Does that not make the moment feel a bit more like the achievement it was meant to? “It was definitely one of the best experiences that I can recall. That experience of crossing the finish line … Mum and Bek were there, I saw them as I was coming up to the finish line. Mum was a bit of a mess at that point. She’d been tearing up for some time, apparently, but Bek was just her usual self. Extremely bubbly and happy and excited.”
He’d finished in 10 hours, 24 minutes and 53 seconds, roughly an hour and a half ahead of schedule, finishing the race in 12th position out of 45. Nine did not finish.
Bek herself recounts the day as “intense”. Re the preparation, she was happy he’d had the coaching he’d received to give him the knowledge to achieve what he did, but it was clear that the fact he had been running every day had taken somewhat of a toll. Still, in the end, “all of that went into the big day which was pretty amazing to witness”, particularly when considering “everything he’d gone through, and all the mini goals he’d made along the way. Having the ability to track him [online] meant that, for example, I could see him pass the 60km mark, and I knew that was a personal best for him.”
It must be a strange experience for the entourage, getting up after 1am, seeing someone off on the big adventure they’d planned and prepared for and would complete within the day, but then heading back to bed. She was “nervous, excited. I was nervous because I wasn’t going to see him for the next 50kms and it was going to be dark and I didn’t want him to get into any trouble, because I’m not there to help him, I was also excited because I was like, ‘It’s only 50kms, and that’s easy for him.”
This meant a sleep for four hours to see him at the half way point. “He was looking tuckered out. I wouldn’t say he had a spring in his step.” With her now awake for the next 50kms of the race, it felt all the more intense. “We met him around the 75km mark, and I was thinking ‘you’d better bloody make this’” she laughs. “Dawn was having a bit of a mini freak out and I told her, ‘Nah, he’s got it, he’s done all the training, he’s got it.’” It’s an emotional rollercoaster for all involved. “I think I was convincing her as well as myself.”
“I wasn’t ever worried though, he has the determination and mindset. He just can. If he wants to do something, he just does it. Nothing stops him.” “We next saw him at the finishing line … but we were watching the dot on the phone of his progress and we were wondering what was slowing him down. The last 10kms was the longest, as that dot was just so freaking slow moving.”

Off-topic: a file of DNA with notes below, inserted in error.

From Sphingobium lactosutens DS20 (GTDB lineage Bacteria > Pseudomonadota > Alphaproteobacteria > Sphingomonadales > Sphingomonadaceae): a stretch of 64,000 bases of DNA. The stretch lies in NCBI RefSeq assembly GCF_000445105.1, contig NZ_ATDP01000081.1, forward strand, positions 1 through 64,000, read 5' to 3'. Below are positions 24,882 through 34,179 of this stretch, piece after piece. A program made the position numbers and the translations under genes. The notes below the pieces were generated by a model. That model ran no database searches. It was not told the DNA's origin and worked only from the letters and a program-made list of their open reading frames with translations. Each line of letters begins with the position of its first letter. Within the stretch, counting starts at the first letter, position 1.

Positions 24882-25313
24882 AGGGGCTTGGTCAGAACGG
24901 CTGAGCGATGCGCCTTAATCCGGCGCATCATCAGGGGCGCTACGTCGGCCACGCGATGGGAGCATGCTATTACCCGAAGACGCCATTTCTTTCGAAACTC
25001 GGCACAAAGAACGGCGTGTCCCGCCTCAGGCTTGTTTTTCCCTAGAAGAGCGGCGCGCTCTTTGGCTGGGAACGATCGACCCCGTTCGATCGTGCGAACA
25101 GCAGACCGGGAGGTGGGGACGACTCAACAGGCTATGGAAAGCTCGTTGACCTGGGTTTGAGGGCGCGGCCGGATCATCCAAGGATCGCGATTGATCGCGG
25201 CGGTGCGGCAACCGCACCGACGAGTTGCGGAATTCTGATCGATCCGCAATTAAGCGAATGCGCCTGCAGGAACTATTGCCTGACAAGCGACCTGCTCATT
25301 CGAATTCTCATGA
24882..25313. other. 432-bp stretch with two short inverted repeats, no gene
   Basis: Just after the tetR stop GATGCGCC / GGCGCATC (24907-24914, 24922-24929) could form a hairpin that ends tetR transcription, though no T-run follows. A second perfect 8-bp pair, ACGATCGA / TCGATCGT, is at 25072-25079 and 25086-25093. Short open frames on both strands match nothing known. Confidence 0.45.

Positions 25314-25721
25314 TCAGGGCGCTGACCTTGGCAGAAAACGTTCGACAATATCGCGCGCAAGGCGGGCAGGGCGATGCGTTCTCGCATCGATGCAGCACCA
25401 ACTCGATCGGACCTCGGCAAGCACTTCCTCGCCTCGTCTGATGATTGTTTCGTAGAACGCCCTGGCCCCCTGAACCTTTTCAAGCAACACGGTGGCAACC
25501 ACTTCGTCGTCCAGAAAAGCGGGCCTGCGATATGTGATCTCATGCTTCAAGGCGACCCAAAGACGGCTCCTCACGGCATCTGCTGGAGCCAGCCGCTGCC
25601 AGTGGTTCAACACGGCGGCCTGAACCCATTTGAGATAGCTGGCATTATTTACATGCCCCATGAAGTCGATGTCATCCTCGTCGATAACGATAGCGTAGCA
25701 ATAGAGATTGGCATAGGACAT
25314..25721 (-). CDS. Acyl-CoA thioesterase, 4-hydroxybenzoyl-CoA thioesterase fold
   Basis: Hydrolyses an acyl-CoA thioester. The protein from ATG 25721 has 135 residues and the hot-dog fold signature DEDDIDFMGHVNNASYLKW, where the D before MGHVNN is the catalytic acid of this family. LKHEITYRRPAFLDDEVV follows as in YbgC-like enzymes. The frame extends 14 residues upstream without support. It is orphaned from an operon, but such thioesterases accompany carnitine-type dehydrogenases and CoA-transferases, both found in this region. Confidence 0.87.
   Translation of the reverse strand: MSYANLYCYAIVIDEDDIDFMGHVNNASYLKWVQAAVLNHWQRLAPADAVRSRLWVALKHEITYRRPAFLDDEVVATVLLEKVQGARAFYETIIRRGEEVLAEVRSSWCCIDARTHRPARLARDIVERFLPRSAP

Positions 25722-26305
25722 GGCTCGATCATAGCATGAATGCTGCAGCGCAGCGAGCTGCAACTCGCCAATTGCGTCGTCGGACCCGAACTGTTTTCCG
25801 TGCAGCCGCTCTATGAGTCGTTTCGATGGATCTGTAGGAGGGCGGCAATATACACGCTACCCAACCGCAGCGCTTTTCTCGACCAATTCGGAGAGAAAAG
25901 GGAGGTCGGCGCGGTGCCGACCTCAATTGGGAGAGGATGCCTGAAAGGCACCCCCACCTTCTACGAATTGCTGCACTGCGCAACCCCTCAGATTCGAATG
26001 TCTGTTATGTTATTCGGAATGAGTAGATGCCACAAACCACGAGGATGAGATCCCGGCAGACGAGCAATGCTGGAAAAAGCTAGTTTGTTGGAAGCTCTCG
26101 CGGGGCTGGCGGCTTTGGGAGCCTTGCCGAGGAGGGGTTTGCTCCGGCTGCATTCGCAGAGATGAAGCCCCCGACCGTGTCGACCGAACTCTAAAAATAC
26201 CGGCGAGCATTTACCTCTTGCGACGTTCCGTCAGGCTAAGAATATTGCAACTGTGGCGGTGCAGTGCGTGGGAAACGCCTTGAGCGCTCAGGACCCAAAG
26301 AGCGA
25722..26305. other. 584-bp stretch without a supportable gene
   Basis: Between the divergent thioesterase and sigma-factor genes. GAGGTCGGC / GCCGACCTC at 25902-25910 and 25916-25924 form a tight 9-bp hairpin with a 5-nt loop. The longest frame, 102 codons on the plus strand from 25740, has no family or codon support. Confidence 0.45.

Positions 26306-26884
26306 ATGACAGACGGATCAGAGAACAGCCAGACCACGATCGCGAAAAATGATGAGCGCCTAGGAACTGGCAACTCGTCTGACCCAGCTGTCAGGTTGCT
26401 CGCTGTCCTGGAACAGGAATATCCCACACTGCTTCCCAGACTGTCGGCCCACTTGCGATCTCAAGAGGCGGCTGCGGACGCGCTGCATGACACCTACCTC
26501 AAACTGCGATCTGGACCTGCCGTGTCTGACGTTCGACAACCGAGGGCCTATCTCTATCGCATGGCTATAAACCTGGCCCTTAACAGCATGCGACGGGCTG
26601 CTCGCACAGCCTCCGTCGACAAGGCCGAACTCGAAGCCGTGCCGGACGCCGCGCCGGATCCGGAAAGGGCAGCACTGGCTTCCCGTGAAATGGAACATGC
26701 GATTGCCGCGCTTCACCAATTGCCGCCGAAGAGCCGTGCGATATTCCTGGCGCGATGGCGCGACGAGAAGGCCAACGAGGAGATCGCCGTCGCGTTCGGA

She’d turned the phone off, having been unable to watch it anymore, and then “he came up around the bend, and his Mum lost it. A blubbering mess. Proud, happy blubbering mess. I didn’t turn into a blubbering mess, but I was very proud.”
When that is complete, my expectation is that there will still be that question hanging out there like a juicy piece of fruit just over a cliff face: could he complete a 100 mile race?
This seems to be at the heart of the story, as both Marcus and Bek pinpoint as the motivation behind the whole exercise. Answering the question of, can it be done? Testing his resilience, preparation, determination, and all of the strong character traits that haven’t, as yet, been pushed to break. My take, is that Marcus will, at some stage be compelled to test himself against himself. When and how, will play itself out.
Marcus is my oldest friend. We met when we were doing orientation for Preps in 1985. We don’t see as much of each other as, well, certainly I’d like, catching up for the odd Tigers game, or poker event. Interestingly, I was only informed that he was even contemplating such an achievement when I texted him in October to wish him luck for the marathon, something I assumed he’d do. To say that I was blown away by such an ambition is an understatement.
Marcus is, as always, nonplussed. He doesn’t see it as that big an achievement, in fact, he is at pains to point out that in the context of ultramarathon running, his achievements are insignificant. The winner of the race he ran in completed it in 7 hours, 54 minutes and 38 seconds, about 2 and a half hours faster than Marcus. He is genuinely embarrassed that I would request so strongly to record his story. I, however, am not looking at this accomplishment in context of general ultramarathon running.
I am looking at this in the context of the life of Marcus Volz; a man that had basically never been running three and a half years before completing a 100km ultramarathon. A man whose previous experience with competitive endurance could be narrowed down to his ability to be actively a part of a poker game for hours at a time without ever playing a hand. He knocked over two marathons, and two 50km ultramarathons along the way, winning one.
While the concept of the fastidious, organised, clear minded Marcus Volz dropping his strides and going to the toilet in the bush is one that amuses me greatly, it is also one that helps prove the point of just how determined he is. His story is extraordinary, even if he doesn’t think it is. It is inspirational too. Not necessarily inspiring in regards to running ultramarathons, but inspiring in that it challenges one to question what they are capable of, in anything.
Be it work, or any form of hobby, anything you may want to do, just how far can you push yourself? How far can you go? How good can you be? That’s the crux of it, I think. There are these stores of oneself that remain untapped, go unchecked, and most of us don’t actually try to test them. Marcus, like his fellow ultramarathon runners for which he has so much respect, is actually trying to find out just how much he is capable of. I wonder if 100 miles will be enough.
Whatever the result, whether you think it’s madness or otherwise, you have to applaud the pursuit.